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Preview — Maybe You Should Talk to Someone by Lori Gottlieb
Read between December 07 - December 14, 2020
It is proposed that happiness be classified as a psychiatric disorder and be included in future editions of the major diagnostic manuals under the new name: major affective disorder, pleasant type. In a review of the relevant literature it is shown that happiness is statistically abnormal, consists of a discrete cluster of symptoms, is associated with a range of cognitive abnormalities, and probably reflects the abnormal functioning of the central nervous system. One possible objection to this proposal remains—that happiness is not negatively valued. However, this objection is dismissed as ...more
No matter how open we as a society are about formerly private matters, the stigma around our emotional struggles remains formidable. We’ll
An interesting paradox of the therapy process: In order to do their job, therapists try to see patients as they really are, which means noticing their vulnerabilities and entrenched patterns and struggles. Patients, of course, want to be helped, but they also want to be liked and admired. In other words, they want to hide their vulnerabilities and entrenched patterns and struggles.
In this room, I’m going to see you, and you’ll try to hide, but I’ll still see you, and it’s going to be okay when I do.
A supervisor once likened doing psychotherapy to undergoing physical therapy. It can be difficult and cause pain, and your condition can worsen before it improves, but if you go consistently and work hard when you’re there, you’ll get the kinks out and function so much better.
Because therapists know that at first, each patient is simply a snapshot, a person captured in a particular moment. It’s like a photo of you taken from an unfortunate angle and with a sour expression on your face. There might also be a photo in which you’re glowing, caught opening a present or mid-laugh with a lover. Both are you in that fraction of time, and neither is you in your entirety.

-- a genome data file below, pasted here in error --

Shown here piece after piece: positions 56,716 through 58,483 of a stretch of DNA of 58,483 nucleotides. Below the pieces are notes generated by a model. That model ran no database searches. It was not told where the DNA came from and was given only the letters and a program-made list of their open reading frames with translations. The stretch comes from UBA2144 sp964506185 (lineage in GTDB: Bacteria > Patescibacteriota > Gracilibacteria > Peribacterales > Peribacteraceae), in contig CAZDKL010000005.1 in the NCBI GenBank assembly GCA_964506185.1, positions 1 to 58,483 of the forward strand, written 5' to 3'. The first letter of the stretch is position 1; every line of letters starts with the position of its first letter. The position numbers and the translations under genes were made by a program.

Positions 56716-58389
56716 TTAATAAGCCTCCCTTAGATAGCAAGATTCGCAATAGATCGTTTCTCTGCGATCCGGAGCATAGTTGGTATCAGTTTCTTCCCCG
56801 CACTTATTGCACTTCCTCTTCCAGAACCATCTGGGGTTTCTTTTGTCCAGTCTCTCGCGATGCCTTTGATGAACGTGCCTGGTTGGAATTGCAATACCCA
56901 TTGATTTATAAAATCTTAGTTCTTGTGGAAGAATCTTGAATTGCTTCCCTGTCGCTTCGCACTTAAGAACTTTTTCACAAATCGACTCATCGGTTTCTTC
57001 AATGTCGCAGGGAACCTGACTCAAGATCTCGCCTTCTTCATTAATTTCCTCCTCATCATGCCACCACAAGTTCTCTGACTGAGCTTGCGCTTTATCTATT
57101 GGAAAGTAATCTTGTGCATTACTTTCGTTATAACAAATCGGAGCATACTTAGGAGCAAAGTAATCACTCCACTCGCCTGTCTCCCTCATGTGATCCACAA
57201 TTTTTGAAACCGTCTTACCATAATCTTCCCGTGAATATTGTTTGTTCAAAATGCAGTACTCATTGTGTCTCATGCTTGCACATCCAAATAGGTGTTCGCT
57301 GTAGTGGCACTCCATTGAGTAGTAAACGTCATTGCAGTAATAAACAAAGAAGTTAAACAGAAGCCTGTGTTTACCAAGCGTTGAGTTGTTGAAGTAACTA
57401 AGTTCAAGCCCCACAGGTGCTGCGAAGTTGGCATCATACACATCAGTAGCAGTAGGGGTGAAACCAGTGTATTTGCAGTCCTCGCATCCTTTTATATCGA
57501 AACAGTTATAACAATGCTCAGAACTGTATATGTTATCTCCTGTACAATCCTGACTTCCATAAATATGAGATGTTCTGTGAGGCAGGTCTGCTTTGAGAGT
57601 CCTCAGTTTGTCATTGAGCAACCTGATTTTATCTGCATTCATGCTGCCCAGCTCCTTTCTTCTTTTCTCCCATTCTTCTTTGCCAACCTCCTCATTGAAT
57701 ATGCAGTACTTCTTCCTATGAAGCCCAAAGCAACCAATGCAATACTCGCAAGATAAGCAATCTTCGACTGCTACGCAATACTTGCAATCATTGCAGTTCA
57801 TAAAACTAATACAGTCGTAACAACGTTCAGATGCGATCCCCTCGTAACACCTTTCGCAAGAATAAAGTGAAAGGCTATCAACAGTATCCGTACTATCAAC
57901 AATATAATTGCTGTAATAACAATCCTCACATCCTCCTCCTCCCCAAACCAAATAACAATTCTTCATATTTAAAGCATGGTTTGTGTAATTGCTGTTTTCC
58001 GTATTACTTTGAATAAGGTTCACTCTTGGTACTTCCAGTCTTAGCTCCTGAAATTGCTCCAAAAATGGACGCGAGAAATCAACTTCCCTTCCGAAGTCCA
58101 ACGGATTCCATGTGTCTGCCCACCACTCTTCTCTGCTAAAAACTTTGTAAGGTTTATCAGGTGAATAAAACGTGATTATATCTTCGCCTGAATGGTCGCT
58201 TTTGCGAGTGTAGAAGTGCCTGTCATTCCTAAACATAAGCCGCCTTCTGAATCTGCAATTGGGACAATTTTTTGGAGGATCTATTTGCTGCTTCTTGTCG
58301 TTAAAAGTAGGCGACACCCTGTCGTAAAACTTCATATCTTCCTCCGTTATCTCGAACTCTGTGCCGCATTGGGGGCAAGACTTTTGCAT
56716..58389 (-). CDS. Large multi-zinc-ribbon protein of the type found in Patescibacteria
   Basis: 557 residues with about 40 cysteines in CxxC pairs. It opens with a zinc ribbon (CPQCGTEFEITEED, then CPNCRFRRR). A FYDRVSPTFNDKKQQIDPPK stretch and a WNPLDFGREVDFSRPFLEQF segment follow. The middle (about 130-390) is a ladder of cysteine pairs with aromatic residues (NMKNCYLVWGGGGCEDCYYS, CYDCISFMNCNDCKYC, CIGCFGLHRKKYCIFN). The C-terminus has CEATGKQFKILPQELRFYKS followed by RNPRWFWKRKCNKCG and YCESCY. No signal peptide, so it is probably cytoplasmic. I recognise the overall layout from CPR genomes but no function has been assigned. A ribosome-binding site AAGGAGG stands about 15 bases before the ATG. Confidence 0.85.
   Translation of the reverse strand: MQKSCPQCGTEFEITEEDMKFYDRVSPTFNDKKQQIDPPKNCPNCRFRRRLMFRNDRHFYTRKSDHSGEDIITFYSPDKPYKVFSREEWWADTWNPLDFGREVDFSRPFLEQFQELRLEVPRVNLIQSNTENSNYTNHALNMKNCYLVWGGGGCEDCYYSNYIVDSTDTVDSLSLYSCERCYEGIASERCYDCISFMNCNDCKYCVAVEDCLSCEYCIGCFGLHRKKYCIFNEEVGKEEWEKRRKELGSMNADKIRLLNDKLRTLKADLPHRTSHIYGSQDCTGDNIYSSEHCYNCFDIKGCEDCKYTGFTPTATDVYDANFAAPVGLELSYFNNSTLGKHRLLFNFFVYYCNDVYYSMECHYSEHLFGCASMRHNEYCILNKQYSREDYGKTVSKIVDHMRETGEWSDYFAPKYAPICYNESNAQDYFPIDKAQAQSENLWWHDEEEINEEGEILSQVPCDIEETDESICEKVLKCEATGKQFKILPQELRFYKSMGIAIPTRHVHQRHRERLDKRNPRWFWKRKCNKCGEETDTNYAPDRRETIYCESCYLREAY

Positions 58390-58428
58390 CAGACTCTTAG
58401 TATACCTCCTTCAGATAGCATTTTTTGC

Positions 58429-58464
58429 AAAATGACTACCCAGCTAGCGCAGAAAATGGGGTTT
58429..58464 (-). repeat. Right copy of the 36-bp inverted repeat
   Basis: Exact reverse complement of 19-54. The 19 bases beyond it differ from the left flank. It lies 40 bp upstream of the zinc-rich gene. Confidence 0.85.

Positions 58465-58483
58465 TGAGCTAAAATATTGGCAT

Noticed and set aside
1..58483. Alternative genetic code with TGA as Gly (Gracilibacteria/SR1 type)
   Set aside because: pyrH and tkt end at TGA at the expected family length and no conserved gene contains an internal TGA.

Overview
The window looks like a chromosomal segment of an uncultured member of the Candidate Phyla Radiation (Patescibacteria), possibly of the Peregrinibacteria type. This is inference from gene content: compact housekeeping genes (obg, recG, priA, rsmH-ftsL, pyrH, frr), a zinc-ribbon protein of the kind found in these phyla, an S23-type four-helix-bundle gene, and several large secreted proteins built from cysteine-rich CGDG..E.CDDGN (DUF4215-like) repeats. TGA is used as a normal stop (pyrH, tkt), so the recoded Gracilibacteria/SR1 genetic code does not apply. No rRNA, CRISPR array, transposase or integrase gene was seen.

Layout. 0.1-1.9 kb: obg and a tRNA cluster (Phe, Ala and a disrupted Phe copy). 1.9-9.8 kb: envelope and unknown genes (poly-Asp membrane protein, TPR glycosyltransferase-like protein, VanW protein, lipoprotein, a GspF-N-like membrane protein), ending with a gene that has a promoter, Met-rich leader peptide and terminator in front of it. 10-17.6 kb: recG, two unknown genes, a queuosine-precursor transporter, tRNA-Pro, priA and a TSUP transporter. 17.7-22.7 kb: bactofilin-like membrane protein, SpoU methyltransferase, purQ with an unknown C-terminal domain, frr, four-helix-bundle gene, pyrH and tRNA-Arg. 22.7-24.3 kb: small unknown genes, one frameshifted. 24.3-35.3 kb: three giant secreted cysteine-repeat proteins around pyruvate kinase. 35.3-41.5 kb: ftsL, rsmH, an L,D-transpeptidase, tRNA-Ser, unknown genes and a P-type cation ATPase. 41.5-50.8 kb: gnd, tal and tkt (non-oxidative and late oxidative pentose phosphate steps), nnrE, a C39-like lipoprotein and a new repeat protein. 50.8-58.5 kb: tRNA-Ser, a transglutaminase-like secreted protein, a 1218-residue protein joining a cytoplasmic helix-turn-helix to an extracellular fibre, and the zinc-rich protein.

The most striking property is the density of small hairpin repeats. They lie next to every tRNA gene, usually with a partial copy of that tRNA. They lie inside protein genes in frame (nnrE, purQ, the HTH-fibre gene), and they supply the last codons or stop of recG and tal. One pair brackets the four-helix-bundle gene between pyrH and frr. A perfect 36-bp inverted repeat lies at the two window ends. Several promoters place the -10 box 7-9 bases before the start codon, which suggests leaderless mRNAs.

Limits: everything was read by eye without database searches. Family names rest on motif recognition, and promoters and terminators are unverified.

We sort through the snapshots, and before long it becomes apparent that these seemingly discrete images all revolve around a common theme,
“Your feelings don’t have to mesh with what you think they should be,” he explained. “They’ll be there regardless, so you might as well welcome them because they hold important clues.”
Grief, not surprisingly, can resemble depression, and for this reason, until a few years ago, there was something termed the bereavement exclusion in our profession’s diagnostic manual. If a person experienced the symptoms of depression in the first two months after a loss, the diagnosis was bereavement. But if those symptoms persisted past two months, the diagnosis became depression. This bereavement exclusion no longer exists, partly because of the timeline: Are people really supposed to be done grieving after two months? Can’t grief last six months or a year or, in some form or another, an ...more
So many of our destructive behaviors take root in an emotional void, an emptiness that calls out for something to fill it.
Men tend to be at a disadvantage here because they aren’t typically raised to have a working knowledge of their internal worlds; it’s less socially acceptable for men to talk about their feelings. While women feel cultural pressure to keep up their physical appearance, men feel that pressure to keep up their emotional appearance. Women tend to confide in friends or family members, but when men tell me how they feel in therapy, I’m almost always the first person they’ve said it to.
Sometimes people can’t identify their feelings because they were talked out of them as children. The child says, “I’m angry,” and the parent says, “Really? Over such a tiny thing? You’re so sensitive!” Or the kid says, “I’m sad,” and the parent says, “Don’t be sad. Hey, look, a balloon!” Or the child says, “I’m scared,” and the parent says, “There’s nothing to be worried about. Don’t be such a baby.” But nobody can keep profound feelings sealed up forever. Inevitably, when we least expect it—seeing a commercial, for instance—they escape.
The psychoanalyst Erich Fromm had made this point more than fifty years earlier: “Modern man thinks he loses something—time—when he does not do things quickly; yet he does not know what to do with the time he gains except kill it.” Fromm was right; people didn’t use extra time earned to relax or connect with friends or family. Instead, they tried to cram more in. One day, as we interns begged to be
The second people felt alone, I noticed, usually in the space between things—leaving a therapy session, at a red light, standing in a checkout line, riding the elevator—they picked up devices and ran away from that feeling. In a state of perpetual distraction, they seemed to be losing the ability to be with others and losing their ability to be with themselves.